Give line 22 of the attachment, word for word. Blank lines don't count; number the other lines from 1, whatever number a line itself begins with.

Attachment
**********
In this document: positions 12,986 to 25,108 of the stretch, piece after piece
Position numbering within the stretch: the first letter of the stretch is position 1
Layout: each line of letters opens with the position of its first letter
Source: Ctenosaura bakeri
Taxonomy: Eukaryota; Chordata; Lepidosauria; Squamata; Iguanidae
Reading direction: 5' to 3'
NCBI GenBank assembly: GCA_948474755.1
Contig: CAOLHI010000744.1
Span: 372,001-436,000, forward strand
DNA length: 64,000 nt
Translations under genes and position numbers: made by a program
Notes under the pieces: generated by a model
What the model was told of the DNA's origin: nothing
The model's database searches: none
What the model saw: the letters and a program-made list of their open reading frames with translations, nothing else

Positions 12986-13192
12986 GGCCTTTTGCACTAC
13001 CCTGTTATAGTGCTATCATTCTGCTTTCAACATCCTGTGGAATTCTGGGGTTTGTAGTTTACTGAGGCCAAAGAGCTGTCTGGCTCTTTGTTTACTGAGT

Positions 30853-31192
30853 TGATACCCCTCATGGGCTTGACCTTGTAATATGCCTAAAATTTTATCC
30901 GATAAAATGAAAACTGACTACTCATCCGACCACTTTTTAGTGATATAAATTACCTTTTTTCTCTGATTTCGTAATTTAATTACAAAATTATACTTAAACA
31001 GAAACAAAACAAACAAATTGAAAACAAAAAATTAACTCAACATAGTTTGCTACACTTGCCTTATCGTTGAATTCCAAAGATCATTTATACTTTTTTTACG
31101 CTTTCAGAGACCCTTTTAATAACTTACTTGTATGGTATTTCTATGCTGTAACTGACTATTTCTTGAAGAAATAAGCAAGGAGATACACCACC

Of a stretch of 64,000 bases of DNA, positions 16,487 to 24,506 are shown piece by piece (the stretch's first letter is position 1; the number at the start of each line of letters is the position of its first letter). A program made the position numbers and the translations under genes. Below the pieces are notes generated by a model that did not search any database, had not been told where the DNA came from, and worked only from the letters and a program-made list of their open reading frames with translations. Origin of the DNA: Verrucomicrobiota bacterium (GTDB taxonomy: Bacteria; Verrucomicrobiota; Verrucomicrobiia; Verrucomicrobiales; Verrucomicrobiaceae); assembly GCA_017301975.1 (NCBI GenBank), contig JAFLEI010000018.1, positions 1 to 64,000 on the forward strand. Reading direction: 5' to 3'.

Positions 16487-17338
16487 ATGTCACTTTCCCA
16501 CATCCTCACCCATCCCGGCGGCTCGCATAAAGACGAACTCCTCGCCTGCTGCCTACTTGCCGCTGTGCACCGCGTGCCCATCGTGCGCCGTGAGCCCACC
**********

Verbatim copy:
31001 GAAACAAAACAAACAAATTGAAAACAAAAAATTAACTCAACATAGTTTGCTACACTTGCCTTATCGTTGAATTCCAAAGATCATTTATACTTTTTTTACG